Arctic Bush Pilot: From Navy Combat to Flying Alaska's Northern Wilderness : a Memoir
Backed by Wien Airlines, former Navy combat pilot "Andy" Anderson pioneered post-World War II bush service to Alaska's vast Koyokuk River region serving miners, Natives, sportsmen, geologists, adventurers, and assorted bush rats.
He flew mining equipment, gold, live wolves and sled dogs, you name it -- anything needed for life in the bush. He sweated out dozens of dangerous medical-emergency flights, "always at night and in terrible storms."
Illustrated with 50 historical photos and co-authored by one of Alaska's most popular writers, ARCTIC BUSH PILOT is an exciting and sometimes nostalgic account of a pioneer pilot and his special place in Alaska aviation history.
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LibraryThing ReviewUser Review - Falcon124 - LibraryThing
A great look at the early age of bush pilot adventures in Alaska. "Andy" Anderson was one of the pilots who really opened up areas previously only served by river boats & sled teams, back when it took ... Read full review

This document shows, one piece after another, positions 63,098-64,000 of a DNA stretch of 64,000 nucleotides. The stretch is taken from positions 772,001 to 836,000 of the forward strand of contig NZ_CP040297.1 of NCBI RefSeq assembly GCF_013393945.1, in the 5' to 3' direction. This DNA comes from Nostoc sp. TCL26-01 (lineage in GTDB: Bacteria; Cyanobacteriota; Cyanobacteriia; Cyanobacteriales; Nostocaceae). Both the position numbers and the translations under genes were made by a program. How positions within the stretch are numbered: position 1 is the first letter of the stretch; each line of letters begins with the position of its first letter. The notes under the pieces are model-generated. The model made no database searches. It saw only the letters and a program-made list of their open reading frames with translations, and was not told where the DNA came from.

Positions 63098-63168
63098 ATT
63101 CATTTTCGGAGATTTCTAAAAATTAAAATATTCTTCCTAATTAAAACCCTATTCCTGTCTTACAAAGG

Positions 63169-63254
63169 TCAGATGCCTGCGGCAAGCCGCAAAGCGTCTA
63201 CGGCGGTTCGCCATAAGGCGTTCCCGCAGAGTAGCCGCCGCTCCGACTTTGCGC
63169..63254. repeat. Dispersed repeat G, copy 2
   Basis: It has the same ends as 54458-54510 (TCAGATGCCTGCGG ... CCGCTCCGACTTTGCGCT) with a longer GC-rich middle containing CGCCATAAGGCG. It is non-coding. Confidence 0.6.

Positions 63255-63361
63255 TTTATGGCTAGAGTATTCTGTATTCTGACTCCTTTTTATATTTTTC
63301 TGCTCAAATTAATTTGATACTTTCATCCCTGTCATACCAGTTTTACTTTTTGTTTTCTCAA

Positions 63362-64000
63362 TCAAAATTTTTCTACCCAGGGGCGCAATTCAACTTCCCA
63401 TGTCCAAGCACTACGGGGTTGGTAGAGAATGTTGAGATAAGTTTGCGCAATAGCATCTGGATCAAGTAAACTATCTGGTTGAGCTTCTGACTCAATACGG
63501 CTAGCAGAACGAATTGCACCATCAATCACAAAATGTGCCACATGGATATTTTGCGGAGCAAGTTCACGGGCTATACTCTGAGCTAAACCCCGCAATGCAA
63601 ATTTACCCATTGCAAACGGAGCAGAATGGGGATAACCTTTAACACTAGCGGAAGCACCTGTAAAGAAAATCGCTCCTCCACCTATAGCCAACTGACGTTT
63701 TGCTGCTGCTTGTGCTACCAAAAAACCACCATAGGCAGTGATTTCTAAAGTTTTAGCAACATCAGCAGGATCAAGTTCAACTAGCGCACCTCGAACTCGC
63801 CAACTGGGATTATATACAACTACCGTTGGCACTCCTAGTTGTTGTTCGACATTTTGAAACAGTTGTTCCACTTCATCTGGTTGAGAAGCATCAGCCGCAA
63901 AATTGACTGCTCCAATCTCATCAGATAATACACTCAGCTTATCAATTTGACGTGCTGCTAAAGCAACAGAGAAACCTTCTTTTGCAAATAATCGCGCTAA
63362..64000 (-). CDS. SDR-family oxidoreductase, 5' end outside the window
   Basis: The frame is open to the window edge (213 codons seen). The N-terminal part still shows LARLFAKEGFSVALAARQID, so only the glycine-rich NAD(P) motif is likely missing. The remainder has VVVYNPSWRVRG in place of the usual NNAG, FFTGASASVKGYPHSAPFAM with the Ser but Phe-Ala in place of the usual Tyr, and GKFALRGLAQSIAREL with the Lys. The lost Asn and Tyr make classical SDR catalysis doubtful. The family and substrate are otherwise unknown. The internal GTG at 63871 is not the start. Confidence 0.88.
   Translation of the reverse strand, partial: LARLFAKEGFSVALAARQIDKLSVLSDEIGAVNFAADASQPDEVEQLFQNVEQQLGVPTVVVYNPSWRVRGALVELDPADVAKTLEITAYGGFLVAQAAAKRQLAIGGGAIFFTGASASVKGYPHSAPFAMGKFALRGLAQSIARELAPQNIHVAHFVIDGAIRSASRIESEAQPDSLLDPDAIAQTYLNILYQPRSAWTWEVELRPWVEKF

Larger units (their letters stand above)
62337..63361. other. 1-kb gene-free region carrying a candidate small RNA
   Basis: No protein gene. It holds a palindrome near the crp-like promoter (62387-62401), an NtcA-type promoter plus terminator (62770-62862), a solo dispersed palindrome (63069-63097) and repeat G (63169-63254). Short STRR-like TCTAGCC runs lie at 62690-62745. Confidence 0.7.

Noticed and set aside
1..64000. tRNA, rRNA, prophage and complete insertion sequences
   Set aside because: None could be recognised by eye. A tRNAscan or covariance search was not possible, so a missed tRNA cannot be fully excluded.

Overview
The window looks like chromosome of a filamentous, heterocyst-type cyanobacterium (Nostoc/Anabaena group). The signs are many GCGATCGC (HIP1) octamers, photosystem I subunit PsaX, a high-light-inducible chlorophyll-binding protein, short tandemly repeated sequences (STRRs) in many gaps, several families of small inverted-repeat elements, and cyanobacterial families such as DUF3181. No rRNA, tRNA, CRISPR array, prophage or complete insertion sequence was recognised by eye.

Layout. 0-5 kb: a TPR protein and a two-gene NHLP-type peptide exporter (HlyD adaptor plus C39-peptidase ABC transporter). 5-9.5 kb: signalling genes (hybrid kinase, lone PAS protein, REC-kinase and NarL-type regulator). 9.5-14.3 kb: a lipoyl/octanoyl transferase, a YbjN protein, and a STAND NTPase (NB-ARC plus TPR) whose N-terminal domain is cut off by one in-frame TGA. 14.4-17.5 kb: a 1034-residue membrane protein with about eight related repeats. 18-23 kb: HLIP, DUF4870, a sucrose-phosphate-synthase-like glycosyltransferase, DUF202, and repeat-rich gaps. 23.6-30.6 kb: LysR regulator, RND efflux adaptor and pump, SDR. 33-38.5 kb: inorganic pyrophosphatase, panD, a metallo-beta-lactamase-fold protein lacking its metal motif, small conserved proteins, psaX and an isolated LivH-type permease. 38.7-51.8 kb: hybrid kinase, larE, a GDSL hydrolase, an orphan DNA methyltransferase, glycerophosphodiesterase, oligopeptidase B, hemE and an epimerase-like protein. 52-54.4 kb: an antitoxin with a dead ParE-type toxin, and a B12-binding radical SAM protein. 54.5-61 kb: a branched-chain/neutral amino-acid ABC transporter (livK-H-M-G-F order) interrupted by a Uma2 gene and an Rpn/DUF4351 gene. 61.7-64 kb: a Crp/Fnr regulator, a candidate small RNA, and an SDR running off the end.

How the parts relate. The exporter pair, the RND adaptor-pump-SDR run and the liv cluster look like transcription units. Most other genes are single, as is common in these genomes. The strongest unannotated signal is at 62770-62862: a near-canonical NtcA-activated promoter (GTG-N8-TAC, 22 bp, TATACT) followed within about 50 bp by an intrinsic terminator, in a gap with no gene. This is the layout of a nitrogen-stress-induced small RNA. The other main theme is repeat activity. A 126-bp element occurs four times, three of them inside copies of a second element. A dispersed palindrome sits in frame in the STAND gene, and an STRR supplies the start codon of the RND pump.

Fascinating read for anyone interested in Alaska. My late Father, Nat Browne (1895-1979) was honored as being among the "First 100 Bushpilots" during the 1967 Alaska Centennial celebration in Anchorfage. He flew out of Valdez, Fairbanks, Anchorage, McGrath, Saint Lawrence Island, and Bethel. He stopped flying commercially in 1954, operating a gold mine 20 miles east of Goodnews Bay between 1955 and 1958. The bush planes shown in the book are all very familiar to me, as were some of the names mentioned, so the book resonated in my memory. Mr. Anderson and Mr. Rearden's prose is as clear as a trout stream on a summer day. -- Mike Browne, Sacramento, CA.